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One of the concrete batches had low strength

  • 1.  One of the concrete batches had low strength

    Posted 11 November 2019 23:04

    Riverina Water is constructing two 11ML water supply reservoirs (post tensioned).


    Compressive test results indicate that an out of spec load was placed in the 260m3 floor pour.


    The results indicate that the 6m3 out of spec concrete will reach 20-25MPa rather than 40MPa. The same mix typically achieves 48-53 MPa.  

    The floor area with out of spec concrete has been identified using concrete test hammer. It is located in the ring beam and has a number of anchorages in it.


    After consultation with the design firm, the contractor is proposing to delay full stressing of the slab until the concrete out of spec concrete reaches its 28 days 40 MPa.


    We are concerned about the effect that low strength concrete will have on durability/ long term performance of the structure.

    Has anyone had a similar experience? What was the outcome?

    Can you please contact us to provide details.

    Anjanee Bichani
    Project Engineer - Networks
    Riverina Water County Council

    Mobile: 0437 217 509 Direct:  02 6922 0627


  • 2.  RE: One of the concrete batches had low strength

    Posted 19 November 2019 20:42
    Dear Anjanee,
    From what you have written, I understand that it has not been 28 days since the concrete was poured. However, if it has been about 7 days, concrete must have reached about 60% of its characteristic strength (28 days). In your case, if it has been more than a week or so, there is a good possibility that it will reach 40 MPa by the end of 28 days after the placement of the concrete.
    On the other hand, Schmidt Hammer test measures the surface hardness value of the concrete and the hardness values are correlated to the strength of the concrete. In other words, it only gives us an indirect idea about the concrete strength. By the 28th day, if there is still doubt on the concrete strength, the best way to overcome it is to take core samples from the concrete and test it.
    I hope this answer was useful for you.
    Kindest regards.
    Veysel Yazici

  • 3.  RE: One of the concrete batches had low strength

    Posted 19 November 2019 20:45
    I find it surprising that a batch of concrete designated for a project would be the incorrect MPA, however as suggested the concrete is not meeting compression standards, curing rates of concrete say that after 28 days the concrete is around 90 plus percentile of its cure, that's when it can be determined that the concrete has not met requirements and that could mean remediation by removal of the concrete.
    Were the batches slumped at each arrival? my theory is not the MPA defective strength but the batch in question was wetter and over vibed, this causes horizontal stratification and loss of durability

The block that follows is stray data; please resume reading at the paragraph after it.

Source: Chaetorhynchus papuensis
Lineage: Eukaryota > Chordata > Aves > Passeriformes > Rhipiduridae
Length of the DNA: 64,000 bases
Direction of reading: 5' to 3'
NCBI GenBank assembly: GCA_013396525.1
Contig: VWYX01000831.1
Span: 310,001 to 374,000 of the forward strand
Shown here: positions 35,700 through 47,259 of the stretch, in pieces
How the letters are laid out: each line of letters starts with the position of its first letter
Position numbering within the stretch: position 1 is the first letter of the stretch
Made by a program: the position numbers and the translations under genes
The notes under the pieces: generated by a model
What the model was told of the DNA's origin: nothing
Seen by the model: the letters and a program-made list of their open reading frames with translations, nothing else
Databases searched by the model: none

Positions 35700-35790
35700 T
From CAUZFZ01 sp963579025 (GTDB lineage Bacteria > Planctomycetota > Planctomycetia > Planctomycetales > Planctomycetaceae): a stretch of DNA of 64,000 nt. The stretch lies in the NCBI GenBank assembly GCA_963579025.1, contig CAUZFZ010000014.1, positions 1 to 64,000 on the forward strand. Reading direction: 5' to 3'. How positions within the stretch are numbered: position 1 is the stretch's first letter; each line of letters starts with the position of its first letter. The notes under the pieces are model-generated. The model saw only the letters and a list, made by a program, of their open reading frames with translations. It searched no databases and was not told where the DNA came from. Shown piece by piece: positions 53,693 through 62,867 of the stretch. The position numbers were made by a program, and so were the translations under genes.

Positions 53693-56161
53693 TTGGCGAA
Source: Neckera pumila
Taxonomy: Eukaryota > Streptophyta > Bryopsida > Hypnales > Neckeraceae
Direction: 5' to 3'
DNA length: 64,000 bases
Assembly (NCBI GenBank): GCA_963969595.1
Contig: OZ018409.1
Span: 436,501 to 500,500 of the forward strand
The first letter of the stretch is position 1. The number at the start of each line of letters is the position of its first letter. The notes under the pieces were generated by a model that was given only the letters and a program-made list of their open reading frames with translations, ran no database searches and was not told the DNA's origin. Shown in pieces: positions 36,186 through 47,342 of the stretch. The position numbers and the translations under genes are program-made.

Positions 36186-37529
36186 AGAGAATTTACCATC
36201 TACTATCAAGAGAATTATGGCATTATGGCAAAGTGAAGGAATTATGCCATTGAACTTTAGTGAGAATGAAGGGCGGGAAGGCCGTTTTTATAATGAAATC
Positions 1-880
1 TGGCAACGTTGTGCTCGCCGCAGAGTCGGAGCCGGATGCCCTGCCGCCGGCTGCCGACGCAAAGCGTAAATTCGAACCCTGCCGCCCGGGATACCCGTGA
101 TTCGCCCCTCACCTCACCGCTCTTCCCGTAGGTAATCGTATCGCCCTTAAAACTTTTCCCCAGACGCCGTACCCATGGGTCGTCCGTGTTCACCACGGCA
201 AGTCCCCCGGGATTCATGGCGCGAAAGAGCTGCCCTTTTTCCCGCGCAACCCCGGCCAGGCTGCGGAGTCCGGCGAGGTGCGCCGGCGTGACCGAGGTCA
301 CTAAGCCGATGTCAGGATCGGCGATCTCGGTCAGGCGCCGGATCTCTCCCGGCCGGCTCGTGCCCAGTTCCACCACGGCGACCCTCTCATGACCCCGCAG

• 4.  RE: One of the concrete batches had low strength

    Posted 19 November 2019 20:46

    If the indication is that the mix will meet 20-25MPa at 28 days then it is not likely to ever meet the design compressive strength of 40MPa.  The consultant's advice is technically OK, that is wait till the concrete reaches 40MPa, that is the design strength.  However, if the concrete is 25MPa at 28 days even under moist curing for 6 months (180 days) the maximum additional strength gained is likely to be less than 25% of the 28 day strength, that is 25MPa x 125% = 31.25MPa at 180days of moist curing.  Now most contractors will apply a barrier curing system which is typically only good for 3-7 days curing.  I doubt your contractor is moist curing and I doubt they intend to cure for 6 months.

    So where does that leave you.  I would suggest that if the contractor is insisting on this approach then be very cautious.  I am not saying that a contractor controlled testing authority would ever issue a false test certificate.  But maybe an unscrupulous contractor might attempt to amend such a certificate.

    One option I have used in the past when a contractor is attempting to pass off substandard works is to give the contractor a choice.
    1.  The contractor removes and replaces the defective material at their own cost; or
    2.  The contractor warrants the work for an extended defects liability period, where you retain a bond equivalent to the cost of replacing the defective works.

    Generally the contractor will remove and replace the defective material at their own cost.

    Ian Greenham
    Director Technical Services
    Orange City Council
    02 6393 8000


  • 5.  RE: One of the concrete batches had low strength

    Posted 19 November 2019 22:13
    Good morning Anjanee.

    Was it a 7 day sample that was tested? Sometimes a sample can fail in an unexpected way due to a defect in the sample. For critical pours I normally take 4-5 samples and break them at 7 days, 14 days, 21 days and 28 days (the fifth sample just in case the 28 day sample isn't up to strength - then you can wait another 2 weeks to break the last one) . That means you only get 7 sleepless nights if your first sample isn't as expected.

    Maybe 25 MPa is strong enough anyway? Depends where it's located and what portion of the overall pour volume. That's up to your consultant to advise on.



  • 6.  RE: One of the concrete batches had low strength

    Posted 01 December 2019 22:50
    Thanks all for valuable input and suggestions for us to take onboard. We are putting some thoughts together to work towards satisfactory solution to the council.
    Your time on time matter is much appreciated.